Before You Sign… Be Sure You’re The Daddy

By Richard J. Coffee, II, Litigation Manager Illinois Offices, Cordell & Cordell, P.C.

Once executed and not rescinded within 60 days, the VAP is a binding determination of paternity and creates the imposition of the financial responsibilities for the child.

For a man in an intimate, non-marital relationship with a woman, the three words that can lead to potentially irreversible legal decisions aren’t “Let’s get married,” but “I am pregnant.”   Where pregnancy outside of marriage once required formal paternity court proceedings and paternity testing to resolve the man’s rights and obligations, in the past several years Congress and state legislatures have created a scheme of administrative programs which can establish or waive paternal rights and obligations – the Voluntary Acknowledgement of Paternity and the Putative Father Registry.  The uninformed or overly-trusting man navigates these programs and the issues of paternity at his peril.


The Voluntary Acknowledgement of Paternity (VAP) is the result of the Personal Responsibility and Work Opportunity Reconciliation Act (Pub. L. 104-193, 110 Stat. 2105), which Congress passed in 1996.   States participating in federal funding for their public assistance programs to families with dependent children must comply with the requirements of the Federal law.   One of the requirements is that the state must provide a process for voluntarily acknowledging paternity which may be rescinded only within 60 days and that only may be challenged in court on the basis of fraud, duress, or material mistake of fact.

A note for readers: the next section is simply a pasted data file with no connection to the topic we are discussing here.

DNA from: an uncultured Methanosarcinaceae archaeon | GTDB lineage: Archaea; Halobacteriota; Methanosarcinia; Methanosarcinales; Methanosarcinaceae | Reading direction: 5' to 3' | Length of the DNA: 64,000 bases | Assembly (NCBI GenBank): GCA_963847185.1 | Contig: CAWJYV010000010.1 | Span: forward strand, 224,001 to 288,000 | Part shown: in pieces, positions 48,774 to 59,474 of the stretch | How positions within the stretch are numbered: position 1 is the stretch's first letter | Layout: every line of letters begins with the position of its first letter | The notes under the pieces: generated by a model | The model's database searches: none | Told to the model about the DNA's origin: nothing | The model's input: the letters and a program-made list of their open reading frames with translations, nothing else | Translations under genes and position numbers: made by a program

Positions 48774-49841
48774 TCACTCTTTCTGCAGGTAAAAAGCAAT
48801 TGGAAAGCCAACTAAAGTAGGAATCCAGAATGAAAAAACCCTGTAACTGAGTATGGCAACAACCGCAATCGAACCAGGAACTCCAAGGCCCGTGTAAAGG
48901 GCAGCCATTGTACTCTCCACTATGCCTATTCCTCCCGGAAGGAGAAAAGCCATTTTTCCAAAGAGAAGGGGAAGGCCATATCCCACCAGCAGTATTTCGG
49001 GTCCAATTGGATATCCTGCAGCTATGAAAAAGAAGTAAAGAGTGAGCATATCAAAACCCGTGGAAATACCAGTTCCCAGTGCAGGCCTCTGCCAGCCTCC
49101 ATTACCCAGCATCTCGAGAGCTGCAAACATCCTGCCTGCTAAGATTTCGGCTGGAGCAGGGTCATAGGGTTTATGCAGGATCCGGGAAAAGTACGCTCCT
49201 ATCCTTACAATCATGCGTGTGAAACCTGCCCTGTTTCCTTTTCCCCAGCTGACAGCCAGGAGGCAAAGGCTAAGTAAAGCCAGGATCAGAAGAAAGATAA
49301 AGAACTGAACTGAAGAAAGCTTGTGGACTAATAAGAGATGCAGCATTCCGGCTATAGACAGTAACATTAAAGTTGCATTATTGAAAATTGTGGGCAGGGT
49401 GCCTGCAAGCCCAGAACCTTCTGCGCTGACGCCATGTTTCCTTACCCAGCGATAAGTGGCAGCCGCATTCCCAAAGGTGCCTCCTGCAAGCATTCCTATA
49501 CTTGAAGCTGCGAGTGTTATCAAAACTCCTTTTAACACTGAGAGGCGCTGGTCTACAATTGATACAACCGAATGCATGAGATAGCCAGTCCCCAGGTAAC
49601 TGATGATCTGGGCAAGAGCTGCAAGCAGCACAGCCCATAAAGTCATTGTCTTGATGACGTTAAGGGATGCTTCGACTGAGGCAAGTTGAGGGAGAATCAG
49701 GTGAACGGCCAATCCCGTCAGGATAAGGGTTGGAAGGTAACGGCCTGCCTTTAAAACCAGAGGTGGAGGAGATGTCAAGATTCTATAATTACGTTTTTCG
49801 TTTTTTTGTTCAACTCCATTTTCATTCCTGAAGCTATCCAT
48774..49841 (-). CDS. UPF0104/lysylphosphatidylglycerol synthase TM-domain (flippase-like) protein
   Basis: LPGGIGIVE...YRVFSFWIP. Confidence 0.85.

Once executed and not rescinded within 60 days, the VAP is a binding determination of paternity and creates the imposition of the financial responsibilities for the child.  Since the VAP is tied to the public assistance programs, it does not establish the father’s parental rights, only the obligation for support that may prevent the child from requiring public assistance.  If the father wishes to pursue parental or visitation rights, he will have to initiate separate custody proceedings.

While the VAP form may include various warnings and disclaimers, and a hospital employee or social worker may provide additional information on the irrevocable nature of the VAP, the emotionality of the birthing experience, the pressure from the mother, or a misplaced sense to “do the right thing” can lead to signing the VAP.  The execution of the VAP includes a waiver of the right to paternity (DNA) testing.    You may feel certain that you are the father and that not accepting paternity immediately may irritate or anger the mother, but the potential legal and financial entanglement of what appears to be the signing of a simple form admitting what you believe to be true can be formidable.  Declining to sign the VAP and obtaining paternity testing is generally the better course.